Ultimately, the African city, at the nexus of constant global configurations, has become a significant copy and representation of an interplay shaped and affected by forces from all corners. With its internal morphology and political philosophy demonstrating more starkly the complexity and contradiction that is apparent in this complicated assemblage of multitudinous forces and influences from elsewhere.
But rather more interestingly for the African city as a bounded territory, is the manner in which it appears that the African continent in general is presently being redrawn not necessarily along nation lines, but by city lines. With cities becoming the new nations. As such, at the nexus – constituting the prime and core of socio-economic, technological and infrastructural growth and (re)development programs in the continent. in fact, it is fair to say, within this context, that the African infrastructure map is being redrawn along the urban webs of connectivity not only of communication, but also of access and supply to critical services. These factors compounded, place the African city at a focal point of global configurations.
Implicit in this articulation is the reality in which African cities are increasingly gaining more economic, geopolitical and academic centrality. They are further becoming reimagined beyond ‘laboratories’ or ‘test-beds’ for the importation and experimentation of theoretical and technological ideas, toward ‘incubators’ of technological investments, innovations and ideals. In fact, African cities are also often imagined as central complexes of activity – with some (such as Nairobi, Johannesburg, Kampala and Lagos), taking on the mantle even more laudably at realising complete urban digitalisation, connectivity and coverage. In such cities, material and digital network infrastructures are increasingly expanding, branching and interweaving in ways that cause traditional boundaries to vanish.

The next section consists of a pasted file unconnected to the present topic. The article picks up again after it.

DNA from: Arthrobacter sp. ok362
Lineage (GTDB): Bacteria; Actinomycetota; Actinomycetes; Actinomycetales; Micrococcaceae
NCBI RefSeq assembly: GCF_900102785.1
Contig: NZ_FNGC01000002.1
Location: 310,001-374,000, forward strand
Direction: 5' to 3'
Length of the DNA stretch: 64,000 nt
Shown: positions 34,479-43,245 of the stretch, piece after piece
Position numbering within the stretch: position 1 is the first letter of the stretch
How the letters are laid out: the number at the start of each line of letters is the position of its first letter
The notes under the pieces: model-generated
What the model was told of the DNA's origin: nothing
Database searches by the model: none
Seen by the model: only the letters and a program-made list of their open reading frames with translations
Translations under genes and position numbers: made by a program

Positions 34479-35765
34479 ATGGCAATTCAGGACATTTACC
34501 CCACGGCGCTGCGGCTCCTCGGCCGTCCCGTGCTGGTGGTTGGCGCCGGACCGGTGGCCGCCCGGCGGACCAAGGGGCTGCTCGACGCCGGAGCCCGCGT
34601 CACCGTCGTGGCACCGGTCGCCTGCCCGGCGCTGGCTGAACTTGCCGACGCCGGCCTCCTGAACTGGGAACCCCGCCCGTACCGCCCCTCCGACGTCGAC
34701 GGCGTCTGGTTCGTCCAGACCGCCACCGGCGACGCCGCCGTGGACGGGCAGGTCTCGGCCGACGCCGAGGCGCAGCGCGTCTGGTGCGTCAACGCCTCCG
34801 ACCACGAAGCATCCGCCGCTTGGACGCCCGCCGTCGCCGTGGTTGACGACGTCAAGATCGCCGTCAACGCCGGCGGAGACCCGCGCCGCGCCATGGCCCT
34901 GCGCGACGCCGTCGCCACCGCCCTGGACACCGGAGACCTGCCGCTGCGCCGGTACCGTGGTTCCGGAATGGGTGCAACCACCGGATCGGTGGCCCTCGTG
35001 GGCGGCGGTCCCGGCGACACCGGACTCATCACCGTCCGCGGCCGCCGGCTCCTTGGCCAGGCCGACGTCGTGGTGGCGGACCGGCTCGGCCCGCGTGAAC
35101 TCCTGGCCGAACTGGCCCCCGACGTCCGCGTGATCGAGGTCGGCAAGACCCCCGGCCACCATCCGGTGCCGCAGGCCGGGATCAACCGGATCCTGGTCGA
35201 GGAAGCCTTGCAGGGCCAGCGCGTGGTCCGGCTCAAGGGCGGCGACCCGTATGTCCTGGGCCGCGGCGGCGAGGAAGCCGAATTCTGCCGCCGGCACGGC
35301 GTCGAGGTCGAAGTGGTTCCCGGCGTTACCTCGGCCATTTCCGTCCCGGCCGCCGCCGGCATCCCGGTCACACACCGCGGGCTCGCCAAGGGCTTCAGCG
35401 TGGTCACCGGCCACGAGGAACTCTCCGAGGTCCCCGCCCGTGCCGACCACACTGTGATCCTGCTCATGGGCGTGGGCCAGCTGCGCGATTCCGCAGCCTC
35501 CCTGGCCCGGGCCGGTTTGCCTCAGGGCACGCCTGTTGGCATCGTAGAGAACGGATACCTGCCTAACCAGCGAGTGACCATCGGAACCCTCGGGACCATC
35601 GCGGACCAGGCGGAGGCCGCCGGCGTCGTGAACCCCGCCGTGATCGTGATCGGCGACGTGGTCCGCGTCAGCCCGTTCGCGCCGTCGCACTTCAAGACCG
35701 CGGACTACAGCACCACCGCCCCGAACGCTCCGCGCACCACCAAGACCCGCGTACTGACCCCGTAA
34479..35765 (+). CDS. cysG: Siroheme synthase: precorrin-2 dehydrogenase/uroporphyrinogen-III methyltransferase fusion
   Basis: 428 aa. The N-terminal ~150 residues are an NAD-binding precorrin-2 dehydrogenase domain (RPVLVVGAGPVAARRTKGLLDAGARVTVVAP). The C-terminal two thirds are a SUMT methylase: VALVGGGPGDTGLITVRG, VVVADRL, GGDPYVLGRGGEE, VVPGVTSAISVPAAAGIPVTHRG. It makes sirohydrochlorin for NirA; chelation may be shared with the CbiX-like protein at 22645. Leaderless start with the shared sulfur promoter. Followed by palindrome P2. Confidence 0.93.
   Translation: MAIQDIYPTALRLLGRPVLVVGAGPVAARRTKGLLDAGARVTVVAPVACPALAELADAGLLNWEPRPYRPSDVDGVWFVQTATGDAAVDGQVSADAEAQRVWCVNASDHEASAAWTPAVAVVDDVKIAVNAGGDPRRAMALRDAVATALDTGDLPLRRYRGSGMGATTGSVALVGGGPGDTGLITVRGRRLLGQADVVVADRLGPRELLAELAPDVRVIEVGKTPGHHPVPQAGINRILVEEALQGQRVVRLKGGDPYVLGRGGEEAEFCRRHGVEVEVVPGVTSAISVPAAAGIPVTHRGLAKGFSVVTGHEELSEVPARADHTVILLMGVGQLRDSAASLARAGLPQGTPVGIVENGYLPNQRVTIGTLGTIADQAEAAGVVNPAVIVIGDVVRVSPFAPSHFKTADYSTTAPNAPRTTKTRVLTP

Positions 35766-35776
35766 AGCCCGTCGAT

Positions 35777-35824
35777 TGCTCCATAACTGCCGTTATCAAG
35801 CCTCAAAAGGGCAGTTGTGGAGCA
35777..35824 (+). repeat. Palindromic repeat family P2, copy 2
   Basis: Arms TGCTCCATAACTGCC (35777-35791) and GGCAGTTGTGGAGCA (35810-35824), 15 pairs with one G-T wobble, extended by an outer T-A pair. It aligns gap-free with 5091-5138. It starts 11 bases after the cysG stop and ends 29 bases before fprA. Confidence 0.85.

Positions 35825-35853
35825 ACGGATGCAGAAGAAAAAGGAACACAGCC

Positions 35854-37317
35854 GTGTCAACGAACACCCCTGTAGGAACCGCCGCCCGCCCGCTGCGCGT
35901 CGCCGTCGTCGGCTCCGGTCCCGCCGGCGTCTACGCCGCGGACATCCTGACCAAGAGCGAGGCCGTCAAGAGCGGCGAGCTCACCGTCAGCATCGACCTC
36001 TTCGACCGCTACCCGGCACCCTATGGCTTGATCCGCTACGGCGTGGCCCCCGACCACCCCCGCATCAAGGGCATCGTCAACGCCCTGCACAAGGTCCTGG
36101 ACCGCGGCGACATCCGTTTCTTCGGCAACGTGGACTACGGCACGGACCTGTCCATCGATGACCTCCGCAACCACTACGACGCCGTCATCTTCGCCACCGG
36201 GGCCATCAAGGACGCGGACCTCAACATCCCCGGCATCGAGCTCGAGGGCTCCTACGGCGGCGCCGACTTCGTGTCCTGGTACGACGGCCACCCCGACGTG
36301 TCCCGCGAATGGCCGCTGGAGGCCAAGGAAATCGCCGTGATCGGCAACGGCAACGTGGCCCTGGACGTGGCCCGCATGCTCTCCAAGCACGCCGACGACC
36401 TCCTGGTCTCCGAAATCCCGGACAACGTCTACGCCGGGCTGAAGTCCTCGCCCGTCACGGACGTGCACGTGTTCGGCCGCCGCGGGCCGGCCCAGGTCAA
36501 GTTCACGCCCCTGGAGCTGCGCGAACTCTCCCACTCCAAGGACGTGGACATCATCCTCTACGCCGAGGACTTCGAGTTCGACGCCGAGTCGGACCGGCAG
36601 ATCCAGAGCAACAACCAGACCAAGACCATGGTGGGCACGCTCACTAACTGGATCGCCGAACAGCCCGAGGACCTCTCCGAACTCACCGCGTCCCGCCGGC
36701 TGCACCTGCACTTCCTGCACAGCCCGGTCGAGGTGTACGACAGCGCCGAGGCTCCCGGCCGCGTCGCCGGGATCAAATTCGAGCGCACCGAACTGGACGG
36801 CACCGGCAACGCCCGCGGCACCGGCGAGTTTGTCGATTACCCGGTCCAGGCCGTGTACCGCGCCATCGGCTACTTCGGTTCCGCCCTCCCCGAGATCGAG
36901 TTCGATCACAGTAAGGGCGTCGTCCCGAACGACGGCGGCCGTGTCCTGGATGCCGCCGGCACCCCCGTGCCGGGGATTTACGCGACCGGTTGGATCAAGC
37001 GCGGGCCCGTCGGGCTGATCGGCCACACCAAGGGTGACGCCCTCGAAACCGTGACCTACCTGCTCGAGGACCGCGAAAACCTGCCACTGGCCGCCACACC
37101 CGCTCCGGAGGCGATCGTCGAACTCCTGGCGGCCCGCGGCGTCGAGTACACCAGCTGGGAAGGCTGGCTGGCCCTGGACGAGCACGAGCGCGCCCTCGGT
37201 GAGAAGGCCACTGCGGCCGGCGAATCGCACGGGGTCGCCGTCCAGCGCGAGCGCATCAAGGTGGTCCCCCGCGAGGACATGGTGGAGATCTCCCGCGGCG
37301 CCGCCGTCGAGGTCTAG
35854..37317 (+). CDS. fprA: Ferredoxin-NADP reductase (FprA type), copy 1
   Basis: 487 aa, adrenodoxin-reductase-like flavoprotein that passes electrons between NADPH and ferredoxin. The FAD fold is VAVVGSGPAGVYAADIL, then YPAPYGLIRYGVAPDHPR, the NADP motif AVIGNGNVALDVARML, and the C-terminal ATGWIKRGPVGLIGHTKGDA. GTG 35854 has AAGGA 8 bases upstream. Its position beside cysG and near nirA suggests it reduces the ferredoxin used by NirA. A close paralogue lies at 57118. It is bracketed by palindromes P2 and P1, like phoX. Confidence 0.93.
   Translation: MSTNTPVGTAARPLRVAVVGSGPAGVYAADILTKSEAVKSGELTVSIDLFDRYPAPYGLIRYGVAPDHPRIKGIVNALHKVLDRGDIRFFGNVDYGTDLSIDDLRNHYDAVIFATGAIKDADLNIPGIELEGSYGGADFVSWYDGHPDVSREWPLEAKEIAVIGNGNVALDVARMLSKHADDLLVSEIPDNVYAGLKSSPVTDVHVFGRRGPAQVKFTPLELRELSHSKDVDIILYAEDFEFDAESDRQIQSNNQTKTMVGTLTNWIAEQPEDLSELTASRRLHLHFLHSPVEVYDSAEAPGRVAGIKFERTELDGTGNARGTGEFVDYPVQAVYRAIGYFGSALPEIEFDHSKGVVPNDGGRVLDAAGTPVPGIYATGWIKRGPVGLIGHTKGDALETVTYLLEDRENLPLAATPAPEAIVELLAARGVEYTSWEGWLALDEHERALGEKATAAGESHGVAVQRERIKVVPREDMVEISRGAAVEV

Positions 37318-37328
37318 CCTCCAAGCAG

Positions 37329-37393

These shifts add to the intricacy of the African city at the nexus, especially when imagined through the lens of the apparent reconfigurations of boundary lines and global politics. They subject the African city to affects from global networks and mobilities of influence in the changing world. For urban scholars and researchers, these shifts evoke contemplation on the embodiment and positionality of the African city beyond its representation as a kaleidoscopic, diverse, and complex landscape. As such, they make the further re-imagination of Africa’s urban landscape a formidable, if not daunting task. Questions need to be posed as to how we ought to (dis)associate and (dis)connect from/with dominant and inextricable narratives, imaginaries and dichotomies if we must accurately subsume the African city within the increasingly dislocated global present. We have to ask what the possibilities, opportunities and prospects are for cities evidently ready – or at least positioned – to (re)assert themselves within this apparent state of global precarity and reconfiguration.
This post is a reblog from the Situated UPE site. See: http://www.situatedupe.net/on-the-precarity-of-the-global-present-and-its-implications-for-the-african-city/